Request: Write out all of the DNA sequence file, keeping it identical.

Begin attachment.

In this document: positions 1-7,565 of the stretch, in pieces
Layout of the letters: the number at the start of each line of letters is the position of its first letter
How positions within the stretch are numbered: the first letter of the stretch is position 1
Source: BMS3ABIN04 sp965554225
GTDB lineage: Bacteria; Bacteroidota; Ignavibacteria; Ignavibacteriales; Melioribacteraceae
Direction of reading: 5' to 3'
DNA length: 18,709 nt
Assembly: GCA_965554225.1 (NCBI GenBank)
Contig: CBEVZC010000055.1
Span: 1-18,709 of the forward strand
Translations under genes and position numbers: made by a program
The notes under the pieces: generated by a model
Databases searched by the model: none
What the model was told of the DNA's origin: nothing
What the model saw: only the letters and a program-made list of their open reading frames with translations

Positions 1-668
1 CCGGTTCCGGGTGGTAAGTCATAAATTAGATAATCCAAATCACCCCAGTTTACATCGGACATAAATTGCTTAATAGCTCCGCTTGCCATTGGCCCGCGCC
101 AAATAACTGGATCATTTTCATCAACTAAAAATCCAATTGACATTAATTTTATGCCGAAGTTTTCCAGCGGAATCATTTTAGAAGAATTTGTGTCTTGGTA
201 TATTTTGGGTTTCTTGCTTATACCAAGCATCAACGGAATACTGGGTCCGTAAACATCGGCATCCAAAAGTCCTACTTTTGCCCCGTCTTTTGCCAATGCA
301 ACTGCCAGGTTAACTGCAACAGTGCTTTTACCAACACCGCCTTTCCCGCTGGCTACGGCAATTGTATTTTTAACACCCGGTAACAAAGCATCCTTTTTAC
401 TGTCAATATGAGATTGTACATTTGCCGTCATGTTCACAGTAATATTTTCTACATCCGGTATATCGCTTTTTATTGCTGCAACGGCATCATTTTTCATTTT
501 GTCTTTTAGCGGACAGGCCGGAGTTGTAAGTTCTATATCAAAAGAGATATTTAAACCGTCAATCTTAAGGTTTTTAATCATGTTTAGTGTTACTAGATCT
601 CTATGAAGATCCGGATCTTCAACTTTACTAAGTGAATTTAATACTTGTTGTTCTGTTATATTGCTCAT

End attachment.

In this document: positions 1-7,565 of the stretch, in pieces
Layout of the letters: the number at the start of each line of letters is the position of its first letter
How positions within the stretch are numbered: the first letter of the stretch is position 1
Source: BMS3ABIN04 sp965554225
GTDB lineage: Bacteria; Bacteroidota; Ignavibacteria; Ignavibacteriales; Melioribacteraceae
Direction of reading: 5' to 3'
DNA length: 18,709 nt
Assembly: GCA_965554225.1 (NCBI GenBank)
Contig: CBEVZC010000055.1
Span: 1-18,709 of the forward strand
Translations under genes and position numbers: made by a program
The notes under the pieces: generated by a model
Databases searched by the model: none
What the model was told of the DNA's origin: nothing
What the model saw: only the letters and a program-made list of their open reading frames with translations

Positions 1-668
1 CCGGTTCCGGGTGGTAAGTCATAAATTAGATAATCCAAATCACCCCAGTTTACATCGGACATAAATTGCTTAATAGCTCCGCTTGCCATTGGCCCGCGCC
101 AAATAACTGGATCATTTTCATCAACTAAAAATCCAATTGACATTAATTTTATGCCGAAGTTTTCCAGCGGAATCATTTTAGAAGAATTTGTGTCTTGGTA
201 TATTTTGGGTTTCTTGCTTATACCAAGCATCAACGGAATACTGGGTCCGTAAACATCGGCATCCAAAAGTCCTACTTTTGCCCCGTCTTTTGCCAATGCA
301 ACTGCCAGGTTAACTGCAACAGTGCTTTTACCAACACCGCCTTTCCCGCTGGCTACGGCAATTGTATTTTTAACACCCGGTAACAAAGCATCCTTTTTAC
401 TGTCAATATGAGATTGTACATTTGCCGTCATGTTCACAGTAATATTTTCTACATCCGGTATATCGCTTTTTATTGCTGCAACGGCATCATTTTTCATTTT
501 GTCTTTTAGCGGACAGGCCGGAGTTGTAAGTTCTATATCAAAAGAGATATTTAAACCGTCAATCTTAAGGTTTTTAATCATGTTTAGTGTTACTAGATCT
601 CTATGAAGATCCGGATCTTCAACTTTACTAAGTGAATTTAATACTTGTTGTTCTGTTATATTGCTCAT